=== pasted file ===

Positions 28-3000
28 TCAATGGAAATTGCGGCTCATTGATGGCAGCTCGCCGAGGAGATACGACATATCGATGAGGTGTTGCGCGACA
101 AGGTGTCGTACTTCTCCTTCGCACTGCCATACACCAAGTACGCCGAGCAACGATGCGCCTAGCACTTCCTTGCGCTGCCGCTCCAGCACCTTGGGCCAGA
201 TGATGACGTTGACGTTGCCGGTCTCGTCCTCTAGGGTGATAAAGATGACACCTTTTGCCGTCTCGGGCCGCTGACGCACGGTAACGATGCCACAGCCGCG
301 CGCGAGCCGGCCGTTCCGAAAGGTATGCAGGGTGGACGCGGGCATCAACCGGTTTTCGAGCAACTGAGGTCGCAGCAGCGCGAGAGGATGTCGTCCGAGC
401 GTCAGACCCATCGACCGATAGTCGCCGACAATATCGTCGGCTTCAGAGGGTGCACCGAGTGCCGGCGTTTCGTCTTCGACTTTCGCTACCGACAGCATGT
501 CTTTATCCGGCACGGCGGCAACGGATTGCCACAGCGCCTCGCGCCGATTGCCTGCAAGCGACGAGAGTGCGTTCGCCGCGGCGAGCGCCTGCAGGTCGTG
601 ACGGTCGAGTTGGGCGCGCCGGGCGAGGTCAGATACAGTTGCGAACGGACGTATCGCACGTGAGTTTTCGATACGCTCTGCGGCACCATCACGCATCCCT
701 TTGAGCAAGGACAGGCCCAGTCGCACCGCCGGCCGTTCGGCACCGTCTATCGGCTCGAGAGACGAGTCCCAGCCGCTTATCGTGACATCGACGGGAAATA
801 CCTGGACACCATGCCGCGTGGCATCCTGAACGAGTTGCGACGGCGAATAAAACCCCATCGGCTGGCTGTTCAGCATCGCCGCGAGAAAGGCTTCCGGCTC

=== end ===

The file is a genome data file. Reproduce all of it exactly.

Positions 28-3000
28 TCAATGGAAATTGCGGCTCATTGATGGCAGCTCGCCGAGGAGATACGACATATCGATGAGGTGTTGCGCGACA
101 AGGTGTCGTACTTCTCCTTCGCACTGCCATACACCAAGTACGCCGAGCAACGATGCGCCTAGCACTTCCTTGCGCTGCCGCTCCAGCACCTTGGGCCAGA
201 TGATGACGTTGACGTTGCCGGTCTCGTCCTCTAGGGTGATAAAGATGACACCTTTTGCCGTCTCGGGCCGCTGACGCACGGTAACGATGCCACAGCCGCG
301 CGCGAGCCGGCCGTTCCGAAAGGTATGCAGGGTGGACGCGGGCATCAACCGGTTTTCGAGCAACTGAGGTCGCAGCAGCGCGAGAGGATGTCGTCCGAGC
401 GTCAGACCCATCGACCGATAGTCGCCGACAATATCGTCGGCTTCAGAGGGTGCACCGAGTGCCGGCGTTTCGTCTTCGACTTTCGCTACCGACAGCATGT
501 CTTTATCCGGCACGGCGGCAACGGATTGCCACAGCGCCTCGCGCCGATTGCCTGCAAGCGACGAGAGTGCGTTCGCCGCGGCGAGCGCCTGCAGGTCGTG
601 ACGGTCGAGTTGGGCGCGCCGGGCGAGGTCAGATACAGTTGCGAACGGACGTATCGCACGTGAGTTTTCGATACGCTCTGCGGCACCATCACGCATCCCT
701 TTGAGCAAGGACAGGCCCAGTCGCACCGCCGGCCGTTCGGCACCGTCTATCGGCTCGAGAGACGAGTCCCAGCCGCTTATCGTGACATCGACGGGAAATA
801 CCTGGACACCATGCCGCGTGGCATCCTGAACGAGTTGCGACGGCGAATAAAACCCCATCGGCTGGCTGTTCAGCATCGCCGCGAGAAAGGCTTCCGGCTC